CROYDON COMMENTARY: The latest consultation about 20mph zones should seek comments from those in favour, as well as objectors, says CATHERINE SHELLEY, pictured
There is a strange dynamic whenever notices are published for planning and other publicly regulated work, which is that by law objections are invited, but there is no equivalent invitation to anyone who wants to support the plans.
While it is right that there should be a place to express objections, the assumption that those who do not object therefore support the proposals means that there is no room for people to actively support them. Democracy might benefit if such an invitation was publicised alongside the invitation to object.
The further rounds of consultation, announced this month, about traffic regulation through limiting traffic speeds to 20mph on residential streets in the south of the borough can only be a positive thing which some may actively want to support.
The statistics are unanswerable – in Croydon during 2015 (the most recent published statistics) there were a total of 896 road traffic accidents which resulted in 1,047 casualties. These casualties involved 202 pedestrians, 104 cyclists, 176 on motorbikes/ scooters, 487 to cars and 78 with other vehicles such as taxis, buses and goods vehicles.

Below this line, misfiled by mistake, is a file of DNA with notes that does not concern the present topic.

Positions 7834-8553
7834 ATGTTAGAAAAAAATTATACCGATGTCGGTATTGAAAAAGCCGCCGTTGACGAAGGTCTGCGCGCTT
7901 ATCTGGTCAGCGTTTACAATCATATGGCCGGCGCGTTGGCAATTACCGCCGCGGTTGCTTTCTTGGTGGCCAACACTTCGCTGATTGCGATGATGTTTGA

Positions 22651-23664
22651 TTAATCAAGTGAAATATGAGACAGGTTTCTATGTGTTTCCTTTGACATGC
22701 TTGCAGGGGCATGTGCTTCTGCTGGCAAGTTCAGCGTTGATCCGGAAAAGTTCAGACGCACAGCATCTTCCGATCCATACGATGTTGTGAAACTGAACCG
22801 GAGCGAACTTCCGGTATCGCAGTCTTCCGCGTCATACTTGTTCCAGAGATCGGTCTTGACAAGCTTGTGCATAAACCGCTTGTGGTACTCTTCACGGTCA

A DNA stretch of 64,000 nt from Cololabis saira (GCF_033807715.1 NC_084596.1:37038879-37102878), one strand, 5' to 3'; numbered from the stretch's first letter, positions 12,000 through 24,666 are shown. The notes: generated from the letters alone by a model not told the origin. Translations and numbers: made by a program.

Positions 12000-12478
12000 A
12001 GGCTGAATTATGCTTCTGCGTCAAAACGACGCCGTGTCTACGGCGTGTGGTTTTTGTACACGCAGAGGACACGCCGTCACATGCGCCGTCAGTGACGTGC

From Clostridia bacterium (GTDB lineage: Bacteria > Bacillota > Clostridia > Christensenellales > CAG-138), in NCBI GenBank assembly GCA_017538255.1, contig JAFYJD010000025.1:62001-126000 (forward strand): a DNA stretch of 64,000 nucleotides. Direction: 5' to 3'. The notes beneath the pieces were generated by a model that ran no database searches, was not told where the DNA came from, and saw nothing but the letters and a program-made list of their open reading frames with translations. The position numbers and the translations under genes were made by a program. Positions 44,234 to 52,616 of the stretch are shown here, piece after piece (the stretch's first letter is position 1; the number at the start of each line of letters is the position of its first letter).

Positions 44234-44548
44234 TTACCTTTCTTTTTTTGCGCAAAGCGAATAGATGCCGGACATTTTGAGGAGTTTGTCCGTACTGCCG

Across the country (according to RoSPA, the Royal Society for the Prevention of Accidents) the majority of pedestrian and cycle accidents happen in built-up areas. That is, involving kids walking or cycling to school; older members of the community who do not drive or have a car. Although the number of households who do not own a car is about 25 per cent, the number of people who do not drive – that is children and older members of the community – is significantly higher. It is no wonder that these groups feature heavily in the pedestrian and cycle incident stats.
Yet this is where traffic calming helps. A mere 1mph speed reduction can reduce collisions by 6per cent; that would be 53 fewer collisions in Croydon based on the 2015 figures. The statistics suggest that a greater speed reduction, such as the 10mph difference between 20 and 30mph, can result in even greater reductions in accidents.
Surely, reducing speeds on most residential roads (the main roads are not affected) is worth the savings to life and limb, especially those in our communities most likely to be walking or cycling, such as our children and older members of our communities? Drivers benefit too; who wants to be the one that causes an accident and injury to a child? In addition, fewer and slower cars on the road will also have a beneficial impact on the environment and the level of pollution, another improvement that will benefit everyone.
And if you agree, why not say so? Don’t leave the argument to the objectors. You can email Parking.Design@croydon.gov.uk or write by post to Croydon Council, Order Making Section, 8 Mint Walk, Croydon CR0 1EA
- Catherine Shelley is the co-chair of Croydon Green Party
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